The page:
I understand that Ann Liv Young “hate[s] what people make” – and there are lots of reasons to hate mediocre art. But at the same time – what was challenging about Bagwell? Nothing. What risk was taken? None. I didn’t feel like a victim – I felt like a codependent enabler of an immature adult with narcissistic personality disorder.

This work – and all the other carefully crafted and branded “anti-dance” dance/performance-  is, in my mind, a trick, a publicity stunt, an attempt to create the appearance of meaning, relevance and intellectual depth by people who, basically, are concerned about fashion.

I’m bored and disappointed. In this day and age what would be truly transgressive, challenging and dangerous would be to engage with the world, to really think about big ideas, make up your mind and stand up for you what you believe. Fashionable intentional obscurantism and solipsistic “shock” performance are just lazy, cowardly, easy ways to fake relevance in an increasingly less discerning cultural landscape.

9 thoughts on “Bill T. Jones and other dance-y discontents”

  1. Pingback: The Cunt In Me « countercritic
  2. Trackback: The Cunt In Me « countercritic
  3. countercritic says:

    Well put, Andy.

    Here’s our post:

    Bagwell was disappointing.

    I don’t think people were wrong to expect big things from Ann Liv Young. The problem is that she’s not living up to the hope that all the shock and awe was aiming at something larger.

    Bagwell also felt terribly fussy. But fuss for nothing, for no outcome other than her own control over things. And I would bet it’s her control for control’s sake that allows Ms. Young to expose all of her private parts in performance without showing even the smallest amount of genuine vulnerability.

  4. Young Jean Lee says:

    I wasn’t around in the 60s, so seeing live sex onstage is fun for me. What bothered me was that the show was racist. Yeah, I said it. Racist racist racist. Sophisticated nuances my ass. That shit did not work. The Bagwell in Me is a fucking racist show.

  5. Mikeah Ernest Jennings says:

    I am sad, outraged, and shocked that this piece of drivel spearheaded by an obnoxious, self-absorbed, selfish and abusive miscreant has the opportunity to tour – spreading creative apathy, racial malevolence, and an egregious disregard for the facts of a history in this country that too many people seek to ignore and diminish. It was not “boring” because this spectacle is simply another example of privilege abusing art to maintain the status quo. SHAME ON EVERY IDIOT INVOLVED IN THIS PROJECT.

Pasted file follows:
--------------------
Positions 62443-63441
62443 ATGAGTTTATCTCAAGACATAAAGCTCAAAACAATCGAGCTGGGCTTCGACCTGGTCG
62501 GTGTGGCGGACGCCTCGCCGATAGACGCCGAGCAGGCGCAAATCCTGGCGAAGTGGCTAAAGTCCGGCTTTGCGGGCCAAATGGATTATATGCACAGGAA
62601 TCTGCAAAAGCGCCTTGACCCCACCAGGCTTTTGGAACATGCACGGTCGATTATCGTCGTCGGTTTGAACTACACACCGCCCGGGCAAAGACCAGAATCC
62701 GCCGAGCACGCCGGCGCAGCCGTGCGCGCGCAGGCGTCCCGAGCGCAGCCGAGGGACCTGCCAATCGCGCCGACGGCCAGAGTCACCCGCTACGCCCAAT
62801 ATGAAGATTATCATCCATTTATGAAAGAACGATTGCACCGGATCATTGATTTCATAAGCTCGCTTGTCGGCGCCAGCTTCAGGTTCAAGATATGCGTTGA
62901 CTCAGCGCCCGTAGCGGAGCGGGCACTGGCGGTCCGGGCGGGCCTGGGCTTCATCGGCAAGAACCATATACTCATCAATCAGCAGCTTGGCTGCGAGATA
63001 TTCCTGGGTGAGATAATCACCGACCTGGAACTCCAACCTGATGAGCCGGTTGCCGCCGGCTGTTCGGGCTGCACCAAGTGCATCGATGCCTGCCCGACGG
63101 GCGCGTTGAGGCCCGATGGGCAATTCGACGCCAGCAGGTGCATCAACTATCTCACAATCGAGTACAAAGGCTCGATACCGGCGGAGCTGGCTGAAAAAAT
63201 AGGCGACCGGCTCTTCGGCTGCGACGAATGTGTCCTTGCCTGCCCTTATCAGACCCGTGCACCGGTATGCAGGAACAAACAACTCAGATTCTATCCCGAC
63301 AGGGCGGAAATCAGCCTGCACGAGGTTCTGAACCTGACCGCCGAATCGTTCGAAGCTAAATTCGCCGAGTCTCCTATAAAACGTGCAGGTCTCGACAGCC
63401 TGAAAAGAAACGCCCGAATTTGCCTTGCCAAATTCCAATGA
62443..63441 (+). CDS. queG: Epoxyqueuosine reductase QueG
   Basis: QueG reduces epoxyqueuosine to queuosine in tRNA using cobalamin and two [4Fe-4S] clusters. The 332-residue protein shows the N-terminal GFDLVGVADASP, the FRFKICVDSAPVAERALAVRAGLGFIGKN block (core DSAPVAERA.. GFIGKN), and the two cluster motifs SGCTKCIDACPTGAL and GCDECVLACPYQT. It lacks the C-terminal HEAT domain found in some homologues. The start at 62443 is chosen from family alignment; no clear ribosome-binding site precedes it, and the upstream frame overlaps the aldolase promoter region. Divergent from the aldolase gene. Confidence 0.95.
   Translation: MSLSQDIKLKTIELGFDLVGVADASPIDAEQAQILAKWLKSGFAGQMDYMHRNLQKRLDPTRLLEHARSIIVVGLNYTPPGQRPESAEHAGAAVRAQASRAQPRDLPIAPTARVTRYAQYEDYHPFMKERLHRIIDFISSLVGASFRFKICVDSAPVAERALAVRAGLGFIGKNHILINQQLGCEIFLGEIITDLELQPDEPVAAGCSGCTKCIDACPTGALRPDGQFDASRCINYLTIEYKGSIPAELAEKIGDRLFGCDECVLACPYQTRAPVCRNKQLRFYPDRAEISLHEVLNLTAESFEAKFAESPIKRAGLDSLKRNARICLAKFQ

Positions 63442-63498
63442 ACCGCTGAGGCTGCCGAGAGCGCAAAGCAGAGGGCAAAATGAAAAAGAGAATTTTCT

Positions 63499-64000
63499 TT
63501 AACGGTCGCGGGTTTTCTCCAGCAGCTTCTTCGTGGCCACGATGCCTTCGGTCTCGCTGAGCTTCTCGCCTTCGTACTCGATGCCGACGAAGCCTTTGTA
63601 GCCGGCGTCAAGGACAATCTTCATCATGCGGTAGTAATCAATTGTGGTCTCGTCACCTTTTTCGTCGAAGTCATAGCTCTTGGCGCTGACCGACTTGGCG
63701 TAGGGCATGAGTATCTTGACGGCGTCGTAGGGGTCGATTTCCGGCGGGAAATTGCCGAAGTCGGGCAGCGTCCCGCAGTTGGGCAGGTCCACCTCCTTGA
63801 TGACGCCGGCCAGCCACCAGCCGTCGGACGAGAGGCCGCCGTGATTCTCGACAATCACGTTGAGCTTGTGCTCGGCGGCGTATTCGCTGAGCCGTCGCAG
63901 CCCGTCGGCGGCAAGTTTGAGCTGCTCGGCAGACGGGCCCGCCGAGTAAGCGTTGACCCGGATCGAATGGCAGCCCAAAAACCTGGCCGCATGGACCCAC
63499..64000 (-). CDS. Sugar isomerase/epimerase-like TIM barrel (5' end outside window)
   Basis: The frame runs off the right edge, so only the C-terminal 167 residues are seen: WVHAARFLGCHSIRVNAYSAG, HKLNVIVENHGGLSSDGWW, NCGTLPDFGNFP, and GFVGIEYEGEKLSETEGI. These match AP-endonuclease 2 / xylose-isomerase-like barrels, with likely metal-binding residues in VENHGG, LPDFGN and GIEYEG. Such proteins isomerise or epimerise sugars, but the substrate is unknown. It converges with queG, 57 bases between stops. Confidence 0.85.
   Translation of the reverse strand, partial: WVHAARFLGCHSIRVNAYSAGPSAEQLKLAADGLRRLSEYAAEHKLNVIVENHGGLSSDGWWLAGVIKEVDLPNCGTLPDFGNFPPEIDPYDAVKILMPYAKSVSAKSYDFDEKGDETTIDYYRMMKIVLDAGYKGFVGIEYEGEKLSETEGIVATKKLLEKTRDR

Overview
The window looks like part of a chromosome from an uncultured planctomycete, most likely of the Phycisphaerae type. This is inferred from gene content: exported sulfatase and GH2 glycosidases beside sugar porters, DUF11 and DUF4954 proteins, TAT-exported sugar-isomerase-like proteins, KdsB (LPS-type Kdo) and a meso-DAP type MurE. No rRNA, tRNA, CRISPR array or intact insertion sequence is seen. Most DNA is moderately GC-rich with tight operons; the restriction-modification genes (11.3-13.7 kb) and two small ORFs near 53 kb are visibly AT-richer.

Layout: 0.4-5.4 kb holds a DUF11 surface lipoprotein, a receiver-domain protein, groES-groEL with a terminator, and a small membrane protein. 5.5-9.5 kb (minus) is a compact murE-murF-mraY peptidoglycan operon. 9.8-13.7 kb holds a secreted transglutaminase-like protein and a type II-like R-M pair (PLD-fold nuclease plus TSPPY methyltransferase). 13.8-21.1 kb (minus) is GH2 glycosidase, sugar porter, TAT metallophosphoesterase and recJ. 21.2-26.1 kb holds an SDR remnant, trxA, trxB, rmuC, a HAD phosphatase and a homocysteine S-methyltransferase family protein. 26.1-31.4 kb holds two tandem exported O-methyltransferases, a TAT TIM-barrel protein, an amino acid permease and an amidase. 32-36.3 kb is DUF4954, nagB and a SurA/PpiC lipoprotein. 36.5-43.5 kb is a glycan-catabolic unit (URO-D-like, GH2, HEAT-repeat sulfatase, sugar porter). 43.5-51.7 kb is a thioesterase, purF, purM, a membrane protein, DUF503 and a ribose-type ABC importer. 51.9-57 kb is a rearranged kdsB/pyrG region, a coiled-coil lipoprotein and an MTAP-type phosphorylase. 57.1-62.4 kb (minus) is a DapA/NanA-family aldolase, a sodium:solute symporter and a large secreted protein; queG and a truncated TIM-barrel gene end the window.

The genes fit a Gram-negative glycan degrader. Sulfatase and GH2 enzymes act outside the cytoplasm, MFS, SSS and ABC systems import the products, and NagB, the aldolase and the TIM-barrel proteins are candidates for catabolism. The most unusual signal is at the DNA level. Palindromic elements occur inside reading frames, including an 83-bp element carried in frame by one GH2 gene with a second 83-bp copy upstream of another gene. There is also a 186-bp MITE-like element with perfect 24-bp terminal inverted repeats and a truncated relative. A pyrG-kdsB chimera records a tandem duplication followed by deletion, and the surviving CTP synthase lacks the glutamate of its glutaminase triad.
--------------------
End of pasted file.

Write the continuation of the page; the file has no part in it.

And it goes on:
6. Lynn Brown says:

    I saw Snow White and concluded I need never see anything Ann did again, as most street corners in NY held more aesthetic satisfaction for me, but I would like to chime in on A Quarreling Pair. My connection to it definitely drifted in and out, but I had that rare response to the Hard Rain section. Formal, restrained, but so full of simple, direct, generous emotion. The dancing had space to be filled by me as an audience member, and it unerringly (for me anyway) built its own context of isolation, community, challenge, joy and disappointment. It might help that I am the father of a sixteen year old son, but damn that section rocked. For me, it was an all too rare composition of physical poetry.

    BTW…thanks for the smart, considered writing Andy.

  7. Laura Stinger says:

    I know I’m a little late in joining this conversation so I don’t know if anyone will see this response, but isn’t everyone ignoring Isabel Lewis’ agency in this process. I am assuming, and I have seen her perform her own work, that she is intelligent enough to choose or not choose to be in this project and to speak her mind during the rehearsal process and in the end decide that it is a statement she wants to be a part of. I find it a little creepy that people say she was used and abused as if she didn’t have the intelligence to choose to be involved.

    I think the Bagwell in me was a charged and exciting performance by two women that had many layers, including the use of a “slave” techie who was both in and out of the world of the play, including a comment on what a performer’s contract is with the audience, and the sexual and racial violence that occurred onstage was for me a very visceral physical manifestation of the racial and gender-based violence that pervades the whole history of our country. As opposed to a blase history lesson or an evening of abstraction, I found this to be an experience that has led me to multiple heated conversations and has really stuck with me. More than I can say for most of the theatre/art I see.